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Celia Weston

Kevin Kline, John C. Reilly Are Eccentric New Yorkers in ‘The Extra Man’

HollywoodChicago.com Oscarman rating: 3.5/5.0
Rating: 3.5/5.0

CHICAGO – The beauty of watching creative character actors like Kevin Kline and John C. Reilly is that they seem to revel in the craft of embodying their roles. In “The Extra Man,” they both take a trippy and literate script and apply some additional magic that helps to flesh out a young man’s journey into the heart of Manhattan.

Annoyingly Inept ‘After.Life’ Bores Audience to Death

HollywoodChicago.com Oscarman rating: 1.0/5.0
Rating: 1.0/5.0

CHICAGO – “After.Life” is one of the first truly awful films of 2010. Its aggressive solemnity combined with its head-slapping silliness will cause most viewers to simply laugh it off the screen. There’s at least two possible ways to interpret its murky story, and they’re both ludicrous.

Seth Rogen Delivers in Controversial, Hilarious ‘Observe and Report’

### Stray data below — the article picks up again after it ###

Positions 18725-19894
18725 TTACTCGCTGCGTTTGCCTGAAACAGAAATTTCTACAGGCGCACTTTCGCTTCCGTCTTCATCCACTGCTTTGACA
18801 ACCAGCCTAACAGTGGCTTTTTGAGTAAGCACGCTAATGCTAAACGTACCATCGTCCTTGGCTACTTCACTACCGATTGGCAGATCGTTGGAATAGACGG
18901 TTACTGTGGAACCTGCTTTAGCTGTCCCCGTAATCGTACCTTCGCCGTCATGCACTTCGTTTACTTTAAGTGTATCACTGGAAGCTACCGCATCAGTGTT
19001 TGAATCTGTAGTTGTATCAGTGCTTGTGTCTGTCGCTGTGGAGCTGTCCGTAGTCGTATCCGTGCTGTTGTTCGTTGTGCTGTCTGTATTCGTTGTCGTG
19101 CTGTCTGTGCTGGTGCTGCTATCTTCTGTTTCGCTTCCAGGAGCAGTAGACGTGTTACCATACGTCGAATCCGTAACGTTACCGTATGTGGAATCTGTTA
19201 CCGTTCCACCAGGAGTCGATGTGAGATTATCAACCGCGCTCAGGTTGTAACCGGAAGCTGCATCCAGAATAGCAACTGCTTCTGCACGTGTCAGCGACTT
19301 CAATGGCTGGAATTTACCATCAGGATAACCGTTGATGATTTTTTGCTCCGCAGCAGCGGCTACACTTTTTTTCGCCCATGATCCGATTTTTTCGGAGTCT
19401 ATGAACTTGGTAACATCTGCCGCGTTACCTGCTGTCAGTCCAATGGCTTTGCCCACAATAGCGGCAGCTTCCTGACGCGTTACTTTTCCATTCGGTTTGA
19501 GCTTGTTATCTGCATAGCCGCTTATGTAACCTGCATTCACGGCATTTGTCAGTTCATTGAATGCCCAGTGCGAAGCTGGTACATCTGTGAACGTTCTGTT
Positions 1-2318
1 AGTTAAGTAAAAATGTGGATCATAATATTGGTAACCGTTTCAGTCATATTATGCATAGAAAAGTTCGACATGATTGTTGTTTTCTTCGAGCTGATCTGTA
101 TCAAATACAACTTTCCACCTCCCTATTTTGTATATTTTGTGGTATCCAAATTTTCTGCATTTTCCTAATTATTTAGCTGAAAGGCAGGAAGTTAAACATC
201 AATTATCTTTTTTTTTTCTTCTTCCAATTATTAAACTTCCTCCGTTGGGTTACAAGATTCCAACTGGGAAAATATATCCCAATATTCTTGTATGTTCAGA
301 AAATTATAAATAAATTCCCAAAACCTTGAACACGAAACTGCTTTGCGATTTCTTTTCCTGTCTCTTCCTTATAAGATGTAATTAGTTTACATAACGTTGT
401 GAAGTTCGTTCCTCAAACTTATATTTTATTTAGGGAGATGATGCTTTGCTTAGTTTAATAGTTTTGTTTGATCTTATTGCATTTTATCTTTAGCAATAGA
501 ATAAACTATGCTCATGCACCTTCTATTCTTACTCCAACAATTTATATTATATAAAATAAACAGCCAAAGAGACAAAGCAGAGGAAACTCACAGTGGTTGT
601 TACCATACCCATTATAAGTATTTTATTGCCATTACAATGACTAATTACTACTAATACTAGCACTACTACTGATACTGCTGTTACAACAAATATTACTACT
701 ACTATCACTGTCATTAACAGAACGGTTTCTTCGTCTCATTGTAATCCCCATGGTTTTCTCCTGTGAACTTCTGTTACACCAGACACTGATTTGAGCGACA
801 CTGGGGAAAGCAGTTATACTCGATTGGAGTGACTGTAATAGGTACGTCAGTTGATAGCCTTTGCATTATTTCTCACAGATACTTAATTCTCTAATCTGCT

HollywoodChicago.com Oscarman rating: 4.0/5.0
Rating: 4.0/5.0

CHICAGO – The hysterically misleading TV spots for Jody Hill’s “Observe and Report” make it out to look like another broad comedy that might even have a cute romance between stars Seth Rogen and Anna Faris. There’s nothing cute or predictable about “Observe and Report”. And that’s precisely why it works.

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  • [Trans]formation

    CHICAGO – The issue of gender identity, especially for those who are born with a vagueness as to what to call themselves between/beyond boy and girl, has come front and center in the U.S., both with the legalization of gay marriage and the callous repudiation of identity by trying to pass laws dismissing it (the North Carolina “bathroom” laws). The performance companies of The Living Canvas and Nothing Without a Company is currently staging “[Trans]formation,” which presents gender identity art by six performers, who perform most of the play in the nude.

  • Life Sucks

    CHICAGO – Let’s face it, life does suck. But what can we do about that? How do we survive? Lookingglass Theatre Company’s latest stage presentation tries to answer those thorny questions through a group of fellow travelers, flung together at a cabin retreat, trying to figure out why (indeed) “Life Sucks.”

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